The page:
James Fenimore Cooper
James Fenimore Cooper (September 15, 1789 – September 14, 1851) was a prolific and popular American writer of the early 19th century. His historical romances of frontier and Indian life in the early American days created a unique form of American literature. He lived most of his life in Cooperstown, New York, established by his father William. Cooper was a lifelong member of the Episcopal Church and in his later years contributed generously to it. He attended Yale University for three years but was expelled for misbehavior. Before embarking on his career as a writer he served in the U.S. Navy as a Midshipman which greatly influenced many of his novels and other writings. He is best ... more »
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Individuality is the aim of political liberty. By leaving to the citizen as much freedom of action and of being, as comports with order and the rights of others, the institutions render him truly a fr...James Fenimore Cooper (1789-1851), U.S. novelist. "Individuality," The American Democrat (1838).
The very existence of government at all, infers inequality. The citizen who is preferred to office becomes the superior to those who are not, so long as he is the repository of power, and the child in...James Fenimore Cooper (1789-1851), U.S. novelist. "On American Equality," The American Democrat (1838).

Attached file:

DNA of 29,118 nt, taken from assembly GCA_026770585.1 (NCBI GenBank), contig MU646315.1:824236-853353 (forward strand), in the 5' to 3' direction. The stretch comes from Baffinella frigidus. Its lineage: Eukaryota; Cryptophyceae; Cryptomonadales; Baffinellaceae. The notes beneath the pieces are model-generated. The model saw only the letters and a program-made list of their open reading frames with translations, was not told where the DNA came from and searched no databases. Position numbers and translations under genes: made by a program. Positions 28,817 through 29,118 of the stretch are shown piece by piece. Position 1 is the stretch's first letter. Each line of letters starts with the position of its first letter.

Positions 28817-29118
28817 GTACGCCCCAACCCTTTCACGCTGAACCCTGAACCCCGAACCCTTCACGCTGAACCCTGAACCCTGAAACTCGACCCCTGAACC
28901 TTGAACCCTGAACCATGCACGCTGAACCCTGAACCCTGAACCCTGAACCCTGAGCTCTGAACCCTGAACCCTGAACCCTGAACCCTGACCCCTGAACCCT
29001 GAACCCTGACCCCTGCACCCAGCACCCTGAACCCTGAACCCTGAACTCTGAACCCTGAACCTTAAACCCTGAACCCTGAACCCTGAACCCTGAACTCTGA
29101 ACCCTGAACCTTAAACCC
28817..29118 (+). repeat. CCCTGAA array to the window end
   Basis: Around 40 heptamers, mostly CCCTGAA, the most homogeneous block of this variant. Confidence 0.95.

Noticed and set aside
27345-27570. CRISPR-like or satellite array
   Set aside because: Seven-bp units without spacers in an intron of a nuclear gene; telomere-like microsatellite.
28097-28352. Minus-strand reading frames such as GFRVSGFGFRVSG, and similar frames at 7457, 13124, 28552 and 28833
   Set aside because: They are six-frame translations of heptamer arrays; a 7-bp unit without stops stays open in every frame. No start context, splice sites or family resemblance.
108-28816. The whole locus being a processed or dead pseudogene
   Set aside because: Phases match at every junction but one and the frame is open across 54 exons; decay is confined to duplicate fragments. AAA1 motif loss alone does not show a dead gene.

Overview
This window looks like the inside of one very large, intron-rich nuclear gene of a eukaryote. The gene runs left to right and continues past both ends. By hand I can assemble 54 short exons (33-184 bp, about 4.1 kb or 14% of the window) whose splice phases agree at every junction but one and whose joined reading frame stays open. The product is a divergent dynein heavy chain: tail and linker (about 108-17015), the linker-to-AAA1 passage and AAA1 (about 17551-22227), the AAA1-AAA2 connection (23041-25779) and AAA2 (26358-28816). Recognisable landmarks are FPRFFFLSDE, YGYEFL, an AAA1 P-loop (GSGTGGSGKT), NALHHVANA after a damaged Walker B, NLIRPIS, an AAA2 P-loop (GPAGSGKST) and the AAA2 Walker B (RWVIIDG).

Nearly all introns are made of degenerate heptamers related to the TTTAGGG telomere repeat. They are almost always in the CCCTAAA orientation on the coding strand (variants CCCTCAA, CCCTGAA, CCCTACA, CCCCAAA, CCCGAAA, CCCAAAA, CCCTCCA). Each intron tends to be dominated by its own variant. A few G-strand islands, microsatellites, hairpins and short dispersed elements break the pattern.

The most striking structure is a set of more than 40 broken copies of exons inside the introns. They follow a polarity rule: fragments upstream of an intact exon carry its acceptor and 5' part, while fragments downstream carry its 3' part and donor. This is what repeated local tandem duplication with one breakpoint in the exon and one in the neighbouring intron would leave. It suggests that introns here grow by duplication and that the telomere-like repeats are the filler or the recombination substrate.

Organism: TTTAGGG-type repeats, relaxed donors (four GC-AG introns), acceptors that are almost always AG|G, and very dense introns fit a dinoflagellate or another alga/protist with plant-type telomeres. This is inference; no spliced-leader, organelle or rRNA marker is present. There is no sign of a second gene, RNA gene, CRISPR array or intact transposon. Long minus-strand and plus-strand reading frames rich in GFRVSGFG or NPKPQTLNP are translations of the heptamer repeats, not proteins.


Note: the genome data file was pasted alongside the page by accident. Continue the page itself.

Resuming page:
The Americans ... are almost ignorant of the art of music, one of the most elevating, innocent and refining of human tastes, whose influence on the habits and morals of a people is of the most benefic...James Fenimore Cooper (1789-1851), U.S. novelist. "On Civilization," The American Democrat (1838).
The American doctrinaire is the converse of the American demagogue, and, in this way, is scarcely less injurious to the public. The first deals in poetry, the last in cant. He is as much a visionary o...James Fenimore Cooper (1789-1851), U.S. novelist. "On Demagogues," The American Democrat (1838).
''A refined simplicity is the characteristic of all high bred deportment, in every country, and a considerate humanity should be the aim of all beneath it.''James Fenimore Cooper (1789-1851), U.S. novelist. "On Deportment," The American Democrat (1838).
Comments about James Fenimore Cooper
Just in thy mould and beauteous in thy form,
Gentle in roll and buoyant on the surge,
Light as the sea-fowl rocking in the storm,
In breeze and gale thy onward course we urge,
Lady of mine!
More light and swift than thou none thread the sea,
With surer keel or steadier on its path;
We brave each waste of ocean-mystery
And laugh to hear the howling tempest's wrath,
For we are thine!
Trust to the mystic power that points thy way,